The Michigan Department of Health and Human Services (DHHS) reports Tuesday that 55,104 Michiganders have tested positive for COVID-19 and 5,266 have died from the virus — an additional 223 cases and 26 deaths since Monday.
Gov. Gretchen Whitmer’s office also announced the rollout of a new online dashboard for COVID-19 risk and trend data Tuesday, which provides a look at the virus metrics in a community and its projected risk levels for COVID-19 spread.
The outbreak has reached all but four of Michigan’s 83 counties.
The city of Detroit, which is the only city in Michigan with its own health department, reported 10,818 total cases and 1,326 deaths Tuesday. Combined with the rest of Wayne County, those numbers stand at 19,926 cases with 2,368 total deaths.
Other counties reporting case numbers over 1,000 include: Oakland County (8,240), Macomb County (6,528), Kent County (3,420), Genesee County (1,964), Washtenaw (1,301) and Saginaw with 1,000 cases.
Twenty-four counties beyond that have reported at least 100 cases.
The ages of people dying from the disease range from 5 to 107, and DHHS reports that Michigan has about a 10% fatality rate among its statewide confirmed COVID-19 cases.
As of Friday, 33,168 people have recovered from COVID-19, according to the state.
There also have been 3,305 confirmed COVID-19 cases reported from MDOC facilities, including some in the U.P., and 64 deaths.
The state now reports that Michigan’s two Federal Correctional Institutes (FCIs) have a combined total of 138 cases and four deaths — although data from the Federal Bureau of Prisons (BOP) only shows the Milan facility with three prisoners with COVID-19 and three deaths, while the privately owned North Lake facility in Baldwin reports 14 prisoner cases. Both case numbers are thought to be higher due to the BOP’s lack of public testing data.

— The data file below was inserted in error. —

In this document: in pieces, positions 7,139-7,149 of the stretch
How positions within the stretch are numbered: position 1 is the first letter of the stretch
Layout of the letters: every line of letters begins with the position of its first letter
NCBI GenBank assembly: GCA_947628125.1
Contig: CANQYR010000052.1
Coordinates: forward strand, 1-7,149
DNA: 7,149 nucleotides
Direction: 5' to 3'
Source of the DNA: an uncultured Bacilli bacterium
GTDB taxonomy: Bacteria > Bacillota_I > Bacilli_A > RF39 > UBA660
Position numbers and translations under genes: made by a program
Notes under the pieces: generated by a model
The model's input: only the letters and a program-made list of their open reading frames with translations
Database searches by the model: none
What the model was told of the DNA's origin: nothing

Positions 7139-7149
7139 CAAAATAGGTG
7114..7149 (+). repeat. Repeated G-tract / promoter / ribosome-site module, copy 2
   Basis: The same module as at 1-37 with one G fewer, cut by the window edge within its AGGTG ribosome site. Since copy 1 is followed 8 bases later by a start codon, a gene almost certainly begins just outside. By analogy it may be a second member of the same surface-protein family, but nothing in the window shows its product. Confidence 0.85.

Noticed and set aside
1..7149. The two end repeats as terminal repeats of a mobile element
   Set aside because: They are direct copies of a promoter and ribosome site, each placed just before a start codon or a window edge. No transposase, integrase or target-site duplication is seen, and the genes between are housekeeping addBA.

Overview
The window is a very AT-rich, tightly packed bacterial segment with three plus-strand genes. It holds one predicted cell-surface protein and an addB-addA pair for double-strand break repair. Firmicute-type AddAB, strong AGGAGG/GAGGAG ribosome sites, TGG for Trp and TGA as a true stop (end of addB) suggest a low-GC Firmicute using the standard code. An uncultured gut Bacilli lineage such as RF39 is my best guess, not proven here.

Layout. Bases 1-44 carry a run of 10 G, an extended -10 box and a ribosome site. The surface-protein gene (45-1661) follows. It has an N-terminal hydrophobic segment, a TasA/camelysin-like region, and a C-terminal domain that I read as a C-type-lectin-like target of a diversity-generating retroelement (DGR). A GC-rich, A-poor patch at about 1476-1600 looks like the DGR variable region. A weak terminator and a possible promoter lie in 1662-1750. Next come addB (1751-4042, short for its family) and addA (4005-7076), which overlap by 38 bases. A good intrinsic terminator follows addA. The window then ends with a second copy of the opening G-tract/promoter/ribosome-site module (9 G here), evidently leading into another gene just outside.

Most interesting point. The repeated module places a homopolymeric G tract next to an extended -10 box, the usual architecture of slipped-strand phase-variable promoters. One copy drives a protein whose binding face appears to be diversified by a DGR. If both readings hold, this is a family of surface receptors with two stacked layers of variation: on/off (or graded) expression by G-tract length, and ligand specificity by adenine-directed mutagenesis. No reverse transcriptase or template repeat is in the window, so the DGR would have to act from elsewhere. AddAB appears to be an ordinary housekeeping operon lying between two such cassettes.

The first two cases of COVID-19 were reported in the state on March 10. Gov. Gretchen Whitmer declared a state of emergency that day.
Johns Hopkins University reports that there are more than 5.5 million confirmed cases worldwide and more than 347,085 deaths. In the United States, there are more than 1.6 million confirmed cases and 98,294 deaths.
Change in test reporting
On Saturday, the DHHS announced that its COVID-19 data moving forward will separate out the results of two different types being conducted for accuracy purposes.
Now, serology (also known as antibody) tests have their own reporting category on the state’s COVID-19 site. Serology tests determine whether an individual has ever had the disease, as opposed to traditional viral diagnostic tests which only check for an active virus.
DHHS emphasized on Saturday that the change in data reporting does not affect the number of lab-confirmed cases, although it did push down the percentage of positive tests over the previous nine days.
“Michigan’s overall percentage of positive tests since the beginning of the outbreak remains virtually the same – changing from 14.2 percent positive tests to 14.3 percent,” the DHHS release reads.
Out of the 537,698 total tests reported to the state since Friday, 469,915 are diagnostic results and 67,783 are serology results, making the latter account for approximately 12% of the state’s overall tests.